So how long do you need for a good bedtime routine?
Here at S.T.G we recommend setting the stage for bed at least 20 mins before, in order to promote a sense of calmness and relaxation. If you are including a bath in your routine (which we recommend) you will likely need more time to achieve this. ⠀
S.T.G’s 6 B’s for bedtime⠀
At S.T.G we recommend our 6 B’s bedtime routine, which can be implemented and adapted to any age.⠀⠀
Baths are a soothing way to wind down at the end of the day and help define that bedtime is approaching. If your child seems exceptionally restless at night, try adding some Epsom salts to their bath. Magnesium can be absorbed through the skin in small amounts. It is an essential mineral that a child needs in order for their body to relax, and it can be obtained from eating a healthy balanced diet with foods such as avocado and wholegrains.
Bed clothes- including swaddle/sleeping bag depending on your child’s age.
After a bath, surprise surprise bed clothes are next! If you have a child under 6 months, this may include a swaddle. Swaddling can be done before or after the last feed of the day to encourage your child to relax and prepare for sleep. For an older child in a sleeping bag, this may not go on until just before they head into their cot or bed. ⠀
Consider your child’s age and temperament as to where you provide the last feed. Ideally, feeding in the room they will be sleeping in is best suited for younger babies or babies that are easily distracted. This is because it can help reduce the stimulation, allowing them to focus on taking in a good feed. As your child gets older, they may enjoy sitting in another room with the rest of the family before moving into the bedroom for sleeping. We recommend this is only if they are able to wind down and relax easily in the company of others.
Brush teeth/gums- usually from appearance of first tooth ⠀
We recommend this step after the last feed in order to prevent tooth decay and gum disease. A good habit to get into is using a wash cloth or some gauze, or a toothbrush if your baby has teeth, and that to be the last thing in your baby’s mouth before bed (except if they are using a pacifier). At S.T.G we do understand that sometimes babies have developed an association with a milk feed just before bed. If this is the case, you may decide to continue to do this especially if they are very young. If being fed to sleep is something that is causing a problem at bedtime, or it is something you would like to change if your child is older, please contact us for a free 15 minute consultation so we can explain to you all the ways we can help.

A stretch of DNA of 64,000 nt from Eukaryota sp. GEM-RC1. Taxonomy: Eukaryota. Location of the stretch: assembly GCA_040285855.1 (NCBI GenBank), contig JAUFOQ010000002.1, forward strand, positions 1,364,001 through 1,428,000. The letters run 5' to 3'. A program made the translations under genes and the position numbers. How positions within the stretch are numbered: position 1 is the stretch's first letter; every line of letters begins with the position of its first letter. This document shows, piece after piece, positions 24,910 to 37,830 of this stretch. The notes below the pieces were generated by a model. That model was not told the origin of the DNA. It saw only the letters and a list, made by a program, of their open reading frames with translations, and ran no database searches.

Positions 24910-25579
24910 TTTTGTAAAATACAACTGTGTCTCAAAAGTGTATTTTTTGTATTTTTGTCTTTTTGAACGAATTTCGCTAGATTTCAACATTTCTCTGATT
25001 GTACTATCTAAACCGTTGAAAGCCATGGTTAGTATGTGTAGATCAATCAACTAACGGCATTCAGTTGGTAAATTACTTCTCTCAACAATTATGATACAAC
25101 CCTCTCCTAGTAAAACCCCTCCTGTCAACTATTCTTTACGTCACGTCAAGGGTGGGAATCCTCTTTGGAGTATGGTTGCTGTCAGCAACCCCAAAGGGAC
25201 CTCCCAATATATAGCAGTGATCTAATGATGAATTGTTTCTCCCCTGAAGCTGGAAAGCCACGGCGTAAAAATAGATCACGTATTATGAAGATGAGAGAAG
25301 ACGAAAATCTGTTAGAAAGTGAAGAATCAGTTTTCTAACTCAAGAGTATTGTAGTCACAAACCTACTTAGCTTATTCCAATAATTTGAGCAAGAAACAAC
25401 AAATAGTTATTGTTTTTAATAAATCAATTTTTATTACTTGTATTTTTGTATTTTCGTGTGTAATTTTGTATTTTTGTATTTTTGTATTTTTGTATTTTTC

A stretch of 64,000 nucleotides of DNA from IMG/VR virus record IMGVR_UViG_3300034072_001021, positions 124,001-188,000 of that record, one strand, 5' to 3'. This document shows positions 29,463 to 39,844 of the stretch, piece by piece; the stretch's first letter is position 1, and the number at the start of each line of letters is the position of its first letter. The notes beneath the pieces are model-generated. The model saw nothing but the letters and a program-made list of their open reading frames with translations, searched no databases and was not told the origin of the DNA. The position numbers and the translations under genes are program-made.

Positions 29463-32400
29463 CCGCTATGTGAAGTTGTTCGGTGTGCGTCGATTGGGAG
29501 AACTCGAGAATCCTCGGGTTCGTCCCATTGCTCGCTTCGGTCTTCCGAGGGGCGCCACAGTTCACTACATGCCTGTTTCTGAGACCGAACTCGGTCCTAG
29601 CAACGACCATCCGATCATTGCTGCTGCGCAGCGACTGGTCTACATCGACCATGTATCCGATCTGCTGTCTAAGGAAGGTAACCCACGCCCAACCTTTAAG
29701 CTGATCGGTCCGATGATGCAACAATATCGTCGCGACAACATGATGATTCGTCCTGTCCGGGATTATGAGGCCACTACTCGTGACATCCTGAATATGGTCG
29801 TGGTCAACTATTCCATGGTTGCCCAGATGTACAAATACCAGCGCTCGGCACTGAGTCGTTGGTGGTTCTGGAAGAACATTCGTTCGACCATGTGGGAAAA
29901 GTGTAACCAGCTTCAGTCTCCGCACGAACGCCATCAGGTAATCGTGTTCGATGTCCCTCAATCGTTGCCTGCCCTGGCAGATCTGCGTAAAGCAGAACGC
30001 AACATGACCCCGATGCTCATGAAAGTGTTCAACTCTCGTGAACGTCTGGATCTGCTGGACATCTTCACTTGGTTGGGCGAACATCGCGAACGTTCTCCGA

Book or Bottom pat in your arms for a younger child ⠀
Up until around 6 months old, we recommend a cuddle and a bottom pat with some white noise instead of a book, as younger babies can get easily overstimulated at the end of the day. After that, a calm story or activity is a perfect way to help your child wind down before bed.
We cannot force our children to sleep, so we suggest that you do not get consumed in trying to. Of course, challenges may arise but try not to get caught up in bedtime battles. We want to promote bedtime as a nice time of the day. With older children, we can start them to ask them to close their eyes rather than go to sleep. Prior to bed, be confident that you have set the stage for sleep by following a bedtime routine. This encourages your baby to begin learning the necessary skills in order to fall asleep independently.
As with all ages, a bedtime routine works best if your child is not already overtired to begin with! You can check out S.T.G’s age appropriate awake times on your Instagram page or Facebook page. If you would like more help in regard to your child’s bedtime, please get in touch. We would love to support you further.